Wednesday, April 10, 2013

Out of the Box: The Rise of Sneaker Culture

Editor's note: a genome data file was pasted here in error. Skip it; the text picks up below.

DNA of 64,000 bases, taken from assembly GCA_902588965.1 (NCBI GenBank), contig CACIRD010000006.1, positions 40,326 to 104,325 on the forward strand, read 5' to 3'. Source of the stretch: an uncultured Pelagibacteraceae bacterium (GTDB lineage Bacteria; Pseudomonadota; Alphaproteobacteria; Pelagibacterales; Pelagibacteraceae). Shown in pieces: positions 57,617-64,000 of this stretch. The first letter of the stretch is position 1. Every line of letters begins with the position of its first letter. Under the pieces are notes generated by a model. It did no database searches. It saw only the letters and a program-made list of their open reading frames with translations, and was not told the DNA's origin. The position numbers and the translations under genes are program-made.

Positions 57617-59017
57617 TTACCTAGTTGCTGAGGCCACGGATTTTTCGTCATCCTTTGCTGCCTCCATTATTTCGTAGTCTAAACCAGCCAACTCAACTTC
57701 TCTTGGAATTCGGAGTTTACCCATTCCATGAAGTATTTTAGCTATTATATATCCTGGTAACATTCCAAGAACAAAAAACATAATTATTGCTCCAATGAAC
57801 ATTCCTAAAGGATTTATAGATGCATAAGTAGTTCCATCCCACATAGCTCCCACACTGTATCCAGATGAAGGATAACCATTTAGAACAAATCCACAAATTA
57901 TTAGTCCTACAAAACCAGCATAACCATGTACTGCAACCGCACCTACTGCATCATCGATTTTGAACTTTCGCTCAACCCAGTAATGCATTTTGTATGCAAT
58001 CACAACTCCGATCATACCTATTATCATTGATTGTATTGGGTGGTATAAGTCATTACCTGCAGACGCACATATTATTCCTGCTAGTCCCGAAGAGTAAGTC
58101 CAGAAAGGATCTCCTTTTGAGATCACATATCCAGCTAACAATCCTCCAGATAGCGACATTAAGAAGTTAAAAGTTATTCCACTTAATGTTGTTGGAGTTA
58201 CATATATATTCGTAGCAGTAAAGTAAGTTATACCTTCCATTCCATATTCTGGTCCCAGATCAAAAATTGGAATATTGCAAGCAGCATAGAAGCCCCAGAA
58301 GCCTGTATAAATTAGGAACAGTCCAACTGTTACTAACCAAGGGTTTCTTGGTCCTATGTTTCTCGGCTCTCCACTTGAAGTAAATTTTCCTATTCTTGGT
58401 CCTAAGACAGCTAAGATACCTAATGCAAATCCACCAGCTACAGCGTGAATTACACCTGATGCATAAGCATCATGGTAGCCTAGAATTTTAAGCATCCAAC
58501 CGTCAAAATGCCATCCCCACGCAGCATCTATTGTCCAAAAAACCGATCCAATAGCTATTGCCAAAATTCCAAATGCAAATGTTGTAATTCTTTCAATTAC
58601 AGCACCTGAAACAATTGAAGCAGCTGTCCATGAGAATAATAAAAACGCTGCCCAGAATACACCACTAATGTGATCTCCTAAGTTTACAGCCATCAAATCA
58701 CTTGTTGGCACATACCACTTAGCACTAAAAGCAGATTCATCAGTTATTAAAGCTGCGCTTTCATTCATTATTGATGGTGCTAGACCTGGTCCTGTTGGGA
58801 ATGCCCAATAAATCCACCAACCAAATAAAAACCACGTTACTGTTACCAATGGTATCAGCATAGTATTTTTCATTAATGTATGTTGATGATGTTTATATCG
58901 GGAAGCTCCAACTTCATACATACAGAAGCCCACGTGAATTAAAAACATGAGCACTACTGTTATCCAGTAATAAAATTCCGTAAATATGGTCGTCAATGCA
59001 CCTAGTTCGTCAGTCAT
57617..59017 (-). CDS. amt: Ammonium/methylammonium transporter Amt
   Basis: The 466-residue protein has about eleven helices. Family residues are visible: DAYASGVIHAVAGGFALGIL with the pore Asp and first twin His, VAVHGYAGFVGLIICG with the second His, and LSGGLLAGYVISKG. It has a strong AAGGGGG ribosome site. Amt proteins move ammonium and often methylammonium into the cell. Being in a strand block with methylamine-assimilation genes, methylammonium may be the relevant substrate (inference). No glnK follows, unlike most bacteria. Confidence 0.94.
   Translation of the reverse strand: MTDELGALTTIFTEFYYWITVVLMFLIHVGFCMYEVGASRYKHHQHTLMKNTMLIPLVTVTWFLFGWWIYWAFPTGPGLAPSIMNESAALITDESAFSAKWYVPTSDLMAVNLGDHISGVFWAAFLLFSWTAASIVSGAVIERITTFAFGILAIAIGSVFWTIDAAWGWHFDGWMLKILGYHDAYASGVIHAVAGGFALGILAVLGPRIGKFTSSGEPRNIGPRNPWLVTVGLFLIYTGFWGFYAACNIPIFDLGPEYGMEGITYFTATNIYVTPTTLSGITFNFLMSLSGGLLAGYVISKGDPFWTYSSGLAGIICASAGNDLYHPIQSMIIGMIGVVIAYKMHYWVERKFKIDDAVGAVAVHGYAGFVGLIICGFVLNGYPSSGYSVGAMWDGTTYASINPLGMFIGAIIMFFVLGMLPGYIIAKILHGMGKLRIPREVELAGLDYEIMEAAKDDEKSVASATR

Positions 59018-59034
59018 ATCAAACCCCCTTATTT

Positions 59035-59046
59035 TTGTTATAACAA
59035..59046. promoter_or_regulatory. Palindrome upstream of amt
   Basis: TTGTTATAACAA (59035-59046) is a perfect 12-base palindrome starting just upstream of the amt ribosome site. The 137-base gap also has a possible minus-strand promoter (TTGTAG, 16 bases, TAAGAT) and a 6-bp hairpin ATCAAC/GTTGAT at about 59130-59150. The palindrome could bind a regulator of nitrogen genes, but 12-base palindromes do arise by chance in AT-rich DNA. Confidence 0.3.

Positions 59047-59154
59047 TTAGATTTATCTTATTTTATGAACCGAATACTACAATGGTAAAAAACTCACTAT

The latest exhibition at the Bata Shoe Museum is called Out of the Box: The Rise of Sneaker Culture and will open to the public on April 25, 2013. This is the first exhibition in North America to showcase the history of sneaker culture and features over 120 sneakers representing the past 150 years. Visitors to the Museum will see the historical beginnings of the sneaker from its emergence in the 19th century to becoming one of the most democratic forms of footwear in the 20th century to its current position as status symbol and icon of urban culture. Rare sneakers from the archives of adidas, Nike, Reebok, PUMA, Converse and Northampton Museums and Art Gallery, and loans from rap legends Run DMC, sneaker guru Bobbito Garcia aka Kool Bob Love and Dee Wells from OSD will be featured. The exhibition will also include the latest designs from fashion designers, including Christian Louboutin, Pierre Hardy, Lanvin and Prada, as well as exceptional limited editions. A particular highlight is the handpicked sneakers and sketches by Nike designers Tinker Hatfield, Tobie Hatfield, Mark Smith and Eric Avar. In addition to the lenders already noted, the Bata Shoe Museum's sneaker holdings are complemented by loans from individuals and organizations, including PONY, Ewing Athletics, Mache, Phillip Nutt, Thad Jayaseelan, Sheraz Amin, Christian Louboutin, Chad Jones, Matte Babel and contemporary artists Tom Sachs and Shantell Martin. The exhibition was designed by industrial designer Karim Rashid. Out of the Box: The Rise of Sneaker Culture will be on view until March 30, 2014.